In this episode of the Feel Good Effect, we are talking about the key to adding a mindfulness habit to your workout routine with Kait Hurley. Kait talks about the benefits of mindfulness and simple ways to bring mindfulness and meditative practices into your life
Add a Mindfulness Habit to Your Workout Routine with These Simple Tips with Kait Hurley
Meditation for self-compassion
Kait’s own transformative experience with mediation led her to create the move and meditate method.
Despite doing all of the “right things”, she still struggled with anxiety and feeling like something was wrong with her.
Meditation gave her a fundamental sense of being okay with who she was, though, and permission to accept all of herself.
A changed relationship with exercise
When Kait was a collegiate athlete, a distance runner, one of the main messages she internalized was, “the thinner I am, the faster I run, therefore I am successful”.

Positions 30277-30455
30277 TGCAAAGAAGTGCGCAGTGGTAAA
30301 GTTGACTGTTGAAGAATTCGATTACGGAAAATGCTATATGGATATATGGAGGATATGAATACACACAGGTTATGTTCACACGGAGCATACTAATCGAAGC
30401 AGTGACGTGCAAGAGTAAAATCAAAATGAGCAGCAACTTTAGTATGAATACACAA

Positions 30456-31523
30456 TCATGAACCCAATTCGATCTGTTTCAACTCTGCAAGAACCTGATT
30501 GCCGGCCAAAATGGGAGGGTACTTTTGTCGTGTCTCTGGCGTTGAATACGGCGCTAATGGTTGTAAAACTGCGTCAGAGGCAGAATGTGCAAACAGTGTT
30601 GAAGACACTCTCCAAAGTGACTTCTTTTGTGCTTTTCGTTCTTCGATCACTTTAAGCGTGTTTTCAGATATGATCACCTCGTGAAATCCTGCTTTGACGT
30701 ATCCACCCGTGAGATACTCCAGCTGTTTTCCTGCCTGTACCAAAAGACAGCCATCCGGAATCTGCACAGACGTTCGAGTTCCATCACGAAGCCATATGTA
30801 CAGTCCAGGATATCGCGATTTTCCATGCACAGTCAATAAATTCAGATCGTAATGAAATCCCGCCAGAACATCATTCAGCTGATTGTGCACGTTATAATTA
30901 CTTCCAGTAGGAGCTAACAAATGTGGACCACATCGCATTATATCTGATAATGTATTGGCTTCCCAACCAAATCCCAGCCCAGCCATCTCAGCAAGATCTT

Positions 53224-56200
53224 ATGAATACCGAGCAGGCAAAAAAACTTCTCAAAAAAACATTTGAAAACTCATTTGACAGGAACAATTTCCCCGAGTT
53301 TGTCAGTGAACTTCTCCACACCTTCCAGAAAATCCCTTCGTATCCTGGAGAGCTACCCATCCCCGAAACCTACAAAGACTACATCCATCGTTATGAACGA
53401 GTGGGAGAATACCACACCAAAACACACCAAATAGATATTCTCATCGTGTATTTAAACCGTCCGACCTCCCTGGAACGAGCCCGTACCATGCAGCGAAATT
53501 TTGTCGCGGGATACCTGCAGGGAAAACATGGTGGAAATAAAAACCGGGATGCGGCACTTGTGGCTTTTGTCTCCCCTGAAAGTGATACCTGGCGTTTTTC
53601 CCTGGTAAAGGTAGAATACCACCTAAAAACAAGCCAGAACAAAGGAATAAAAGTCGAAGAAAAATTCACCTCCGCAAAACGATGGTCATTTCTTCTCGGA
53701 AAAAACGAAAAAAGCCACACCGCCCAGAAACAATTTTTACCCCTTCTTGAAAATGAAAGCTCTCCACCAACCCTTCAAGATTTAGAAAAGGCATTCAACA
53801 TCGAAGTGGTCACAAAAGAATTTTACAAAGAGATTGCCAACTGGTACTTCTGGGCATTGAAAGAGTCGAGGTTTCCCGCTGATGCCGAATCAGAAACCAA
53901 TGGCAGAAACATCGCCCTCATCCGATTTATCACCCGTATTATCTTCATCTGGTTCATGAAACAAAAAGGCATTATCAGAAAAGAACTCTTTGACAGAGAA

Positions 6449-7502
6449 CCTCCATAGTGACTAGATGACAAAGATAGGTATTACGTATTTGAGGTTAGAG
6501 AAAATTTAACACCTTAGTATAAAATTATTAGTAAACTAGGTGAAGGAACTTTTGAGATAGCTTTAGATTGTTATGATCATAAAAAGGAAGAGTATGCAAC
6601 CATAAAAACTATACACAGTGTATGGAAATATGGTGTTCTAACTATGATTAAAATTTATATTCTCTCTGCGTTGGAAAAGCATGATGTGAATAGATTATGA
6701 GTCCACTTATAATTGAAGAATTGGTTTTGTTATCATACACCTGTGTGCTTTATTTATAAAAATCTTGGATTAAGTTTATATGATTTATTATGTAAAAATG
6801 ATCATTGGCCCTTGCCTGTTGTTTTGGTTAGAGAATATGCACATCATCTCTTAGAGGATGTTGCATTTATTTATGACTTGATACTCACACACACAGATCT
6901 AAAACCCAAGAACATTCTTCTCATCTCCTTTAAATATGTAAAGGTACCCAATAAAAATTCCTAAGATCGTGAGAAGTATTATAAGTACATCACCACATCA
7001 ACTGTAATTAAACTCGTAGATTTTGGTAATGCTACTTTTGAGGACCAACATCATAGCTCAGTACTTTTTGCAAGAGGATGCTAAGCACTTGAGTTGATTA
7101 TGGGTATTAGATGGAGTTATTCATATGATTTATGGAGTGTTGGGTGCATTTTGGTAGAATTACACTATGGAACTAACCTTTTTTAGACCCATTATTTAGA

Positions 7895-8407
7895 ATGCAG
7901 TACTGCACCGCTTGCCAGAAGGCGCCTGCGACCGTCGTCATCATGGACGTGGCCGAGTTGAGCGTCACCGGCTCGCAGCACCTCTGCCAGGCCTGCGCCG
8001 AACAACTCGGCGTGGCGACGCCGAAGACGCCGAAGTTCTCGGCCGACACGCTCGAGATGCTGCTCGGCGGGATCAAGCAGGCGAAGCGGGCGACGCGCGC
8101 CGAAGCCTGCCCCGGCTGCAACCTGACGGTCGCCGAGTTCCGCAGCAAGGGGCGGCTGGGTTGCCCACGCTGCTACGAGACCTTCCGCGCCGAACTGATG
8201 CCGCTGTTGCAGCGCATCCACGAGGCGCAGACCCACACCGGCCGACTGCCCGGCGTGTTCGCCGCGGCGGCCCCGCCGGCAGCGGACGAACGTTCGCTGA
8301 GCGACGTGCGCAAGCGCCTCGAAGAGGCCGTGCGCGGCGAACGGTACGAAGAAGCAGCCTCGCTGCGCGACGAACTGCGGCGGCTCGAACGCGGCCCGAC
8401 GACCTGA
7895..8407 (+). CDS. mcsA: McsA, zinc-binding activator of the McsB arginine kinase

In short, that “thin = success”.
She loved distance running competitively, and it was where she learned how to fail, to be a team player, to handle disappointment with grace, to pick herself up and try again despite self-doubt.
Along with these deep lessons, though, came harmful internalized messages, like not being good enough and needing to push for more.
Those feelings didn’t go away after she graduated and stopped running competitively.
In fact, they intensified in their new form, showing up in her professional and personal life, leading to panic attacks.
Despite being successful as an athlete and runner, she couldn’t accomplish being enough as the bar for “good enough” continued to rise.
“I felt like what I could achieve was what defined me. I put all of my worth into something that was conditional and external to myself”.
Falling off the wagon